University of California and MCI issue guide for air exchange

Sound settings: The best advice from post-harvest biologists at the University of California is now available in an easy-to-use guide for air exchange technologies like AV+.

The guide is the result of cooperation between reefer producer MCI and University of California, aimed at achieving energy savings and delivery of fruit and produce in optimal conditions.

Helping fruit and vegetables breathe: Using a CO2 sensor, AV+ allows the produce to dictate the level of fresh air exchange based on its respiration rather than an often ambiguous fixed-vent opening that is based on the presumption of a constant fan speed. However, fixed vent openings leave many variables that can alter the actual air volume being exchanged.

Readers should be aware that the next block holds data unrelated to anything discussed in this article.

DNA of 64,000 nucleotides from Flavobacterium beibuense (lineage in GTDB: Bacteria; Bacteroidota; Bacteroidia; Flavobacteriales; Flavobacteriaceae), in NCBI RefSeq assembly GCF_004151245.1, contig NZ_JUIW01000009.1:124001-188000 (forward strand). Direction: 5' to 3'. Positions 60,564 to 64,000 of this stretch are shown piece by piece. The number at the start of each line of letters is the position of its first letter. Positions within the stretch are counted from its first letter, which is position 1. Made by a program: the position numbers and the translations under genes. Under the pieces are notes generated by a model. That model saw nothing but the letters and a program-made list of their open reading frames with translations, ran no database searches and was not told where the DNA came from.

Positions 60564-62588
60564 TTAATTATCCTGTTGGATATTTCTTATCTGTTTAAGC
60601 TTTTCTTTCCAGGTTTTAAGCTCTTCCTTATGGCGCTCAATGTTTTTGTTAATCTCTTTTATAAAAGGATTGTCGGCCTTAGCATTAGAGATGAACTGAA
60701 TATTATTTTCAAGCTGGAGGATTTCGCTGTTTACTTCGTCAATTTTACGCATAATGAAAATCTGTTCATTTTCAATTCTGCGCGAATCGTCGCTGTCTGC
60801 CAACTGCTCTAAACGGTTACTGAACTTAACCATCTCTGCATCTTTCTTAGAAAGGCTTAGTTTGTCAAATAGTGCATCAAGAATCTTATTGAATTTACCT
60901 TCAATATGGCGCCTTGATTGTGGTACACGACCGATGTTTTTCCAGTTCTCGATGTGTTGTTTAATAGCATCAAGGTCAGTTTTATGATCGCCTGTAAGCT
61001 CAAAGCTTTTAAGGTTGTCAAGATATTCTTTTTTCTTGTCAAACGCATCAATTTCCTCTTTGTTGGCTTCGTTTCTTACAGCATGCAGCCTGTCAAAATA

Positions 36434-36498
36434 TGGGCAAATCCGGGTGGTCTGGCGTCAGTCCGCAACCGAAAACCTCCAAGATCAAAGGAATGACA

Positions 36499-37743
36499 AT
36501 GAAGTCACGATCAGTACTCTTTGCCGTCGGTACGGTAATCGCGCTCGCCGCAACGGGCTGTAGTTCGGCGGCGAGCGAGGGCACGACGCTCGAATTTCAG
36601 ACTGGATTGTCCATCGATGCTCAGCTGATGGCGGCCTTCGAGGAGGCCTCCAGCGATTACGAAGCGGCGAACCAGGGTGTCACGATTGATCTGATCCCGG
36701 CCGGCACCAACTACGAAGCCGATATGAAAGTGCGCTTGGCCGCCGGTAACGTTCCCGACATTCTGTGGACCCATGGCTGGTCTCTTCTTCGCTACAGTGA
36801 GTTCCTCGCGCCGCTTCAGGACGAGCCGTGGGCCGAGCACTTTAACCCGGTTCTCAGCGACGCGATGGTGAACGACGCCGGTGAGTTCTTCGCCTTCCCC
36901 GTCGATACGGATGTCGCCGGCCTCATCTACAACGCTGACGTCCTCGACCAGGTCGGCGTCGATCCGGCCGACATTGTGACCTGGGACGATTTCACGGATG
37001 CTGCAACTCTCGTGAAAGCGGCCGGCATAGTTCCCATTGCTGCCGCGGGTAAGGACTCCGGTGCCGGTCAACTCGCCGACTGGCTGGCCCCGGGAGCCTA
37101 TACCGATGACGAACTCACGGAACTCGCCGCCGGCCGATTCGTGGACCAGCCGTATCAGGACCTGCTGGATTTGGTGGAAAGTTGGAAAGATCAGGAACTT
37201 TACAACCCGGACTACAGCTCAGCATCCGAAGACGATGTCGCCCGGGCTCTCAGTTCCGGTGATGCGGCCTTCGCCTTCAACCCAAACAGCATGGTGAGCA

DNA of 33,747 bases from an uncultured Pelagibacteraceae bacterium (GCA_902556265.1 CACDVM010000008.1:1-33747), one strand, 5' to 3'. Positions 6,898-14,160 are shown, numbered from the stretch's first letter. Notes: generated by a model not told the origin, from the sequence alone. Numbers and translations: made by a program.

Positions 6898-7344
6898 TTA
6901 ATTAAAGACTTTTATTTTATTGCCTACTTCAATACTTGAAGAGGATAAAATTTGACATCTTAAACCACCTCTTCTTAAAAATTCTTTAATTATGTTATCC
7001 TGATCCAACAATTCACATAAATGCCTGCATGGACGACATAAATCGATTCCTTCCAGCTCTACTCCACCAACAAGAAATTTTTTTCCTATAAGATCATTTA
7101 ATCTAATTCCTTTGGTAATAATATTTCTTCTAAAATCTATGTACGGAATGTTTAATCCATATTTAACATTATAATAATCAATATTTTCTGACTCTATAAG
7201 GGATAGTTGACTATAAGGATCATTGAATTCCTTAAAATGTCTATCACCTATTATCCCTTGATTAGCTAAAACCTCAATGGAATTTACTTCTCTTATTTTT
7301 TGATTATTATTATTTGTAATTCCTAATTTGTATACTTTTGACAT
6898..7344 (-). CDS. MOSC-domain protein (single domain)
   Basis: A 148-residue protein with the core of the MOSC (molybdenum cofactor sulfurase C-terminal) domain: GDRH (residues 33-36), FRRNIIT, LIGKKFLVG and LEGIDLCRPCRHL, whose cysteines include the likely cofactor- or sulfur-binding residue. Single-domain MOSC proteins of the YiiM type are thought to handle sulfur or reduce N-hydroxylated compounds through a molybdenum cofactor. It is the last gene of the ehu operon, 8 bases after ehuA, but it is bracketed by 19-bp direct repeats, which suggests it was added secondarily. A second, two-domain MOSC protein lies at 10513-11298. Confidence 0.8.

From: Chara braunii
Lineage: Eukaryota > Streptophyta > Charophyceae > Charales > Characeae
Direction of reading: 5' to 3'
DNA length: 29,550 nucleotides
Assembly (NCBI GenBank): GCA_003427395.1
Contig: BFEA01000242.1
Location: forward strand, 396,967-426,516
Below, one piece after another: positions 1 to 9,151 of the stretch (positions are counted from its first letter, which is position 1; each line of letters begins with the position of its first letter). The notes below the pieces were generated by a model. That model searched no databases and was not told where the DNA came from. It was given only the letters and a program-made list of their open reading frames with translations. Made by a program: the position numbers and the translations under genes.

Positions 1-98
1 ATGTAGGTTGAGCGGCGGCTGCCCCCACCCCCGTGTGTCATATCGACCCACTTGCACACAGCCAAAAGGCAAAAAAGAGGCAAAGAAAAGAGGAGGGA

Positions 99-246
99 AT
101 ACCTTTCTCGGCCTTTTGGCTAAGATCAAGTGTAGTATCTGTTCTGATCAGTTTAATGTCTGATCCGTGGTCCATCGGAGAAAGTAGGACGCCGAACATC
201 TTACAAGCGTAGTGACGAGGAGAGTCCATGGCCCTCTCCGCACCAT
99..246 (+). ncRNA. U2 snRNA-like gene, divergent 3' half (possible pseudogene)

The key is to provide the best possible conditions for fruit or vegetables in the cargo container from point A to B, says Malcolm Dodd, principal consultant, Cold Chain Solutions.

“The longest period of time during the post-harvest life of produce is usually spent inside a reefer container. The fruit, flowers, or vegetables are still consuming oxygen and give off carbon dioxide. Open air exchange vents, known as AirEx, are not precisely engineered, and there is much variability in the amount of air that moves through the vents. There are also varied opinions around the globe regarding what is the best AirEx for different types of fresh produce. It makes sense to manage the air exchange with an engineering solution. The AirEx vent can be mechanized and the opening controlled according to the respiration rate of the product being carried. The result will be better quality produce after the shipping voyage,” Dodd says.